Guns are back before the U.S. Supreme Court this term, but the cases at hand don’t target any of gun advocates’ most wanted issues.

The justices have agreed to decide two appeals involving the purchase or sale of guns that, although important to law enforcement and domestic violence victims, are unlikely to draw the high court back into debates over the scope of the Second Amendment.

Since its landmark 2008 decision in District of Columbia v. Heller, the Supreme Court has resisted a number of efforts by gun rights advocates to win review of their top priorities — restrictions involving concealed and open carrying of guns or magazine limits. That resistance has not deterred challenges to gun regulations across the country. In fact, two of the highest-profile lawsuits, stemming from mass shootings at Sandy Hook Elementary School in Newtown, Conn., and a movie theater in Aurora, Colo., are underway in federal courts and could become vehicles for the court to revisit this controversial area of the law.

Following the Newtown tragedy, the Connecticut Legislature broadened the legal definition of “assault weapon” and banned the importation, purchase or possession of large-capacity magazines (more than 10 rounds). And two lawsuits challenge recent Colorado laws that outlaw the sale or purchase of magazines holding more than 15 rounds and require universal background checks on gun buyers.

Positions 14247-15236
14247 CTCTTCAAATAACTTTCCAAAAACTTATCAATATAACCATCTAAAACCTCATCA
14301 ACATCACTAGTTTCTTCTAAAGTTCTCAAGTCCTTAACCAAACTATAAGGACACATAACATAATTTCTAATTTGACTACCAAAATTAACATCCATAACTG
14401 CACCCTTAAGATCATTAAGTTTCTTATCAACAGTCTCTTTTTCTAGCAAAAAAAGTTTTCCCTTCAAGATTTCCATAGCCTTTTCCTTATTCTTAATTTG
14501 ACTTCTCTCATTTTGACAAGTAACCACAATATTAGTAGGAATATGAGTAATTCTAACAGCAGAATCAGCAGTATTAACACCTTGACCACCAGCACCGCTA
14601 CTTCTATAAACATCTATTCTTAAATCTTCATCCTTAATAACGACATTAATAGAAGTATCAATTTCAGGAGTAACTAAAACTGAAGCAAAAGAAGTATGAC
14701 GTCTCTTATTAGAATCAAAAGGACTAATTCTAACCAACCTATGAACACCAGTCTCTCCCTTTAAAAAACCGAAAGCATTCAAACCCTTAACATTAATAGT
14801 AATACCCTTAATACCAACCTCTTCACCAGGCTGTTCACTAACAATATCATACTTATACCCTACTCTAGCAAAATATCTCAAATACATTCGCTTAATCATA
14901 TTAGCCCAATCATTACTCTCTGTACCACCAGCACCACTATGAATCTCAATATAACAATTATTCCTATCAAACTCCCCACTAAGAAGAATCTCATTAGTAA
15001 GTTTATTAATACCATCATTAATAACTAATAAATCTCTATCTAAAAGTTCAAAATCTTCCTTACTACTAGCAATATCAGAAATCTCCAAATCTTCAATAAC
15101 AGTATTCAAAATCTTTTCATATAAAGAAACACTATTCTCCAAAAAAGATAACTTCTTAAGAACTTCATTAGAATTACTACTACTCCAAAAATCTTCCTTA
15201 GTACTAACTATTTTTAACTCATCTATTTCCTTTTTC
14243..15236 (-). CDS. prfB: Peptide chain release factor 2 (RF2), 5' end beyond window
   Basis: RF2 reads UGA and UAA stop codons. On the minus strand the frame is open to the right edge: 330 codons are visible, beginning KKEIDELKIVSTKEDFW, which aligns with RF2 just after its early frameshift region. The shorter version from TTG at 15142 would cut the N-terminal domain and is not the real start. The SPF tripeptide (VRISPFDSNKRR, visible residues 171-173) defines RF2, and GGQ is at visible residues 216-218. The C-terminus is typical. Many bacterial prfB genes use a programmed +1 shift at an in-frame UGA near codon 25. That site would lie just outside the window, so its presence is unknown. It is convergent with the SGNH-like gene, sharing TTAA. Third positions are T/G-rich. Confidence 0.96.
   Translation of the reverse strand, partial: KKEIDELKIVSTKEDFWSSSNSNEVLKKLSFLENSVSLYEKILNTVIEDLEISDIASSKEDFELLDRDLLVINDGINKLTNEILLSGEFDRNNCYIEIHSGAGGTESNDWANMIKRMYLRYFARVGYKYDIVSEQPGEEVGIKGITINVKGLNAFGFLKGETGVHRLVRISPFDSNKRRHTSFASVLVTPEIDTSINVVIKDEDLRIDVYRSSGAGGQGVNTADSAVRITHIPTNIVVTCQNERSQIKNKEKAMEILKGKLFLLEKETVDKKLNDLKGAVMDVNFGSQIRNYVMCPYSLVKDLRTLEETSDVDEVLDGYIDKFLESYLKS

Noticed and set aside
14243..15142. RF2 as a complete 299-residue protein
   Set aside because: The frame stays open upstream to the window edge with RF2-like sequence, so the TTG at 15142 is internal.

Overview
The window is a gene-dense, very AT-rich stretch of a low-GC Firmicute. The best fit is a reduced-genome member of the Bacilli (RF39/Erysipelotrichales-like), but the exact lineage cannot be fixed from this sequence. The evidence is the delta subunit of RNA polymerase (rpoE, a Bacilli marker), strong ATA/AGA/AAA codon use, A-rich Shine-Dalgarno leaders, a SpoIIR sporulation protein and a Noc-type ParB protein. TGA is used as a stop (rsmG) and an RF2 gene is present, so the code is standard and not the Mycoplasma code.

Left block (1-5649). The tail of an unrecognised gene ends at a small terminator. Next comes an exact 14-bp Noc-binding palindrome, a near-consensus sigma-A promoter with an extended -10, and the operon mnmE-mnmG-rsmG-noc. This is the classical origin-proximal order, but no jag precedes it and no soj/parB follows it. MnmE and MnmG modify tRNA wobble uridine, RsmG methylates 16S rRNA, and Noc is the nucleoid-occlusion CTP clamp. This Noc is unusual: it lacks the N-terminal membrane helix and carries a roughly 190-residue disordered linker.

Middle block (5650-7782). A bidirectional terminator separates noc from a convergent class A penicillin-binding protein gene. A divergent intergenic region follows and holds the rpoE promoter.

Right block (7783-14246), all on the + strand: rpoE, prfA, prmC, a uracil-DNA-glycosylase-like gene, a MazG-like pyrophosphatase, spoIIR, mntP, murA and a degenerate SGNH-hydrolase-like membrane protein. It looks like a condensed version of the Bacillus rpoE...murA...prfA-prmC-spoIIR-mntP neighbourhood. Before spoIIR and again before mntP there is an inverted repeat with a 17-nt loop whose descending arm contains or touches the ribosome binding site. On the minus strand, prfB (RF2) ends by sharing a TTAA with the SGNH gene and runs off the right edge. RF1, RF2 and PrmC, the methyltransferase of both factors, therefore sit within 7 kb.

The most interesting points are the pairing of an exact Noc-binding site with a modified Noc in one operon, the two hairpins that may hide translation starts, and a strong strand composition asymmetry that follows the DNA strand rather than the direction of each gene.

For now, however, both sides claim they are winning the gun fight in the lower courts since the 2008 Heller decision, which recognized an individual right to possess a gun in the home, and the related 2010 ruling in McDonald v. City of Chicago, which applied the Second Amendment to the states.

“For the most part, I think the lower courts have got it right post-Heller and -McDonald,” said Jonathan Lowy, director of the legal action project at the Brady Center to Prevent Gun Violence. “The gun lobby has been attempting to convince courts that the Supreme Court recognized a very broad right to carry guns everywhere, to possess military assault-style weapons. The Supreme Court simply didn’t recognize such a broad right and courts understand that.”

But veteran gun rights litigator Stephen Halbrook of the Independent Institute, who represents the challengers to the Connecticut law, countered, “Before Heller, so many federal courts said there was no individual right to have a gun in the home at all; instead, they said, it’s a collective right.” Heller and McDonald, he said, represent “incredible progress.”


There are several reasons why the high court might not be ready to revisit Second Amendment challenges, scholar Michael O’Shea of Oklahoma City Uni­versity School of Law said. The court might be waiting for those issues to percolate through the lower courts to have the benefit of those courts’ decisions. Alternatively, “the court is waiting for an undeniable circuit split,” he said.

Most likely to produce that split, he suggested, are cases challenging restrictions on carrying guns outside of the home. Although so-called “carry” cases have reached the high court recently, the holdings in those cases “are not technically in a hard conflict.”

Pending Second Amendment challenges to carry restrictions in California and Hawaii, if successful, would create a circuit conflict with those cases recently denied review by the justices. “That would be a hard petition for the Supreme Court to turn down,” O’Shea said.